Pneumonia, though treatable, is world's biggest killer of children, U.N. says

December 17, 1992|By Los Angeles Times

Pneumonia is now the biggest killer of children in the modern world, resulting in 3.6 million deaths annually, but in most cases the cure is a five-day course of antibiotics that costs only 25 cents, according to a U.N. report released yesterday.

The means of stopping pneumonia and dozens of other childhood diseases are now "available and affordable," the report said, but countries are not making the necessary investments in basic medical care, sanitation and education.

"The present neglect," the report said, "is a scandal of which the public is largely unaware."

Each week, the report found, a quarter of a million children die of malnutrition and diseases that are either curable or preventable.

"No famine, no flood, no earthquake, no war has ever claimed the lives of 250,000 children in a single week," said James P. Grant, executive director of the United Nations Children's Fund. "Yet malnutrition and disease claim that number of child victims every week."

To end the "age-old evils" of disease, malnutrition and illiteracy and to save up to 4 million young lives a year would require an investment of $25 billion a year -- less than Americans spend on beer and half what Europeans spend a year on cigarettes, the report said.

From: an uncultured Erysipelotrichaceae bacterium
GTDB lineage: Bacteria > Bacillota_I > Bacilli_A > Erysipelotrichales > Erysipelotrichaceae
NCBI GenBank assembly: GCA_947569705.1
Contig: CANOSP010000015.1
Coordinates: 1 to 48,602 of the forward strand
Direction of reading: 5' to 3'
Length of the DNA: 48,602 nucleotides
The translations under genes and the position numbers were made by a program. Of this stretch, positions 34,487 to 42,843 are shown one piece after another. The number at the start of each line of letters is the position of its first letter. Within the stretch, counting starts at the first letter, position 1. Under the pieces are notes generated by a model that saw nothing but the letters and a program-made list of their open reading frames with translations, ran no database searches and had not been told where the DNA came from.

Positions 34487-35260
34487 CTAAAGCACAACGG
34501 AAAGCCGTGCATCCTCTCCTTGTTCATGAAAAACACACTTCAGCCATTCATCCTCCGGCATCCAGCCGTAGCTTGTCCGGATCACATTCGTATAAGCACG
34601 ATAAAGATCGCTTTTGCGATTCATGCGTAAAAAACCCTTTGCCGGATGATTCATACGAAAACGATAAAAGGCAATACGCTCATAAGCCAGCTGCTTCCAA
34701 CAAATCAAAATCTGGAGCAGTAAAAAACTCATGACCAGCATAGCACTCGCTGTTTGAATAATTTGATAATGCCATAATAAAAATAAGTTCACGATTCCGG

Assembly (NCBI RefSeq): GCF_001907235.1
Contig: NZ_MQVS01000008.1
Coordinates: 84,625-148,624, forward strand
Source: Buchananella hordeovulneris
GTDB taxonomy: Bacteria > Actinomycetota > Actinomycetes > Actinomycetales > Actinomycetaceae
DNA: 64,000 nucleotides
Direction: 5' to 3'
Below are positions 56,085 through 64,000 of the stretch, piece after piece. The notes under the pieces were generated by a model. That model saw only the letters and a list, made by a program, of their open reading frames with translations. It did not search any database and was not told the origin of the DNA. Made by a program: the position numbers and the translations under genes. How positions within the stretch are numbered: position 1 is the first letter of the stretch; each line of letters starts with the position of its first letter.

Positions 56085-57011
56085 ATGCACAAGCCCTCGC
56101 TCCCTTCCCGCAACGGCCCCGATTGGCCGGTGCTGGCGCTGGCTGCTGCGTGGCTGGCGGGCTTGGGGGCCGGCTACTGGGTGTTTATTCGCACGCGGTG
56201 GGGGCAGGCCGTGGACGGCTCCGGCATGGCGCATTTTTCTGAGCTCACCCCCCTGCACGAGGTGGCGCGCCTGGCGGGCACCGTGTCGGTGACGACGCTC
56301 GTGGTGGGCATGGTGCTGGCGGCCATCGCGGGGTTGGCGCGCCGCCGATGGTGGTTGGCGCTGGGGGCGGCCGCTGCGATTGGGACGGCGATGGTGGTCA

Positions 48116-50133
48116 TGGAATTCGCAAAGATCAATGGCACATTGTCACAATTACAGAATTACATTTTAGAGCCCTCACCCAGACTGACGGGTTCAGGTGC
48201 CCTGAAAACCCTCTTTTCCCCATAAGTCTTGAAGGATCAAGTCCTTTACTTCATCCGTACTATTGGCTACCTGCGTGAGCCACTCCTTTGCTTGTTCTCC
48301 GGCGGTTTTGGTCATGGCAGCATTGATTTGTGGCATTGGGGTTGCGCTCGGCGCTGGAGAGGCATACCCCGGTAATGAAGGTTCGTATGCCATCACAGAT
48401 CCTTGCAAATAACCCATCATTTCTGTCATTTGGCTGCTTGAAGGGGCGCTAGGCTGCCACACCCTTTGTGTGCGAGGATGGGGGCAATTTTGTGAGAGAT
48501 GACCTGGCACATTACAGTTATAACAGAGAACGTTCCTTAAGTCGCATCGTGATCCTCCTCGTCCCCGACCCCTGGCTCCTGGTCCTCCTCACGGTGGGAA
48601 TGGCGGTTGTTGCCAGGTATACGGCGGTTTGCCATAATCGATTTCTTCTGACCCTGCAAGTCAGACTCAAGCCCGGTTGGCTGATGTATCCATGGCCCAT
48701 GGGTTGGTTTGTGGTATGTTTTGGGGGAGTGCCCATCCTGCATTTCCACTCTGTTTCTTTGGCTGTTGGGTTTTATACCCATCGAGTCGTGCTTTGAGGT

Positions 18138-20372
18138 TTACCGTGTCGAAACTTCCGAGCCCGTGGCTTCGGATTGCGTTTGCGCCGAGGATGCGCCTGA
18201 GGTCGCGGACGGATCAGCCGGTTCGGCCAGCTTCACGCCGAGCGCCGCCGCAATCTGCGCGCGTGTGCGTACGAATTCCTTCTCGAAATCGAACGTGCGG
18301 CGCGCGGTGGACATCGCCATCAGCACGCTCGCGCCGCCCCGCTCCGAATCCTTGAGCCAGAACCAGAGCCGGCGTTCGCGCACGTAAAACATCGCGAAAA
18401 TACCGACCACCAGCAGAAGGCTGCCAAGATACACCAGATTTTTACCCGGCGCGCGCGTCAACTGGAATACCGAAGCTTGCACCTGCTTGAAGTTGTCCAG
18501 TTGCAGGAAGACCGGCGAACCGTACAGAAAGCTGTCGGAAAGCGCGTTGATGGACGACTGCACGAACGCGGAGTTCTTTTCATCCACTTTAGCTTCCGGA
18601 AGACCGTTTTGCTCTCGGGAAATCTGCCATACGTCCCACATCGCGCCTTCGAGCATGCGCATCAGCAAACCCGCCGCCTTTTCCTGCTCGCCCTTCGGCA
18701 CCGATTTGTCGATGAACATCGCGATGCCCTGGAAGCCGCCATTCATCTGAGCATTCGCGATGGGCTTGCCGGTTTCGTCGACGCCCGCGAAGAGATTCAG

For the past 10 years, UNICEF has been monitoring the condition of children throughout the world. The report said less than 10 percent of the $40 billion spent annually on international aid is devoted to basic human needs -- rudimentary health care, nutrition, water and sanitation, primary education and family planning. The bulk of aid is now financing national debts and military expenditures in developing countries.

Yet when even minimal efforts are made to address basic problems plaguing children, "remarkable progress" can been charted, the report said.

Ten years ago, for example, diarrheal disease was the biggest killer of the world's children, claiming nearly 4 million young lives each year. Now, there are 1 million fewer deaths each year associated with dysentery and other intestinal ailments, thanks largely to the promotion of a simple, nearly cost-free home remedy known as oral rehydration therapy.

The method, largely unknown outside medical circles until recently, helps ensure that children and babies who have severe diarrhea will not die of dehydration.

Perhaps the most spectacular progress in caring for children in the past decade has been made in the prevention of polio, the report said.

As a result of a 10-year effort by the World Health Organization and other medical groups, polio immunizations have leaped to 85 percent worldwide.

"A decade ago, when only about 20 percent of children were immunized, polio struck at the lives of more than a half million children a year," the report said.

If trends continue, the report said, polio may become the second major disease, following small pox in 1977, "to be eradicated from the face of the earth."

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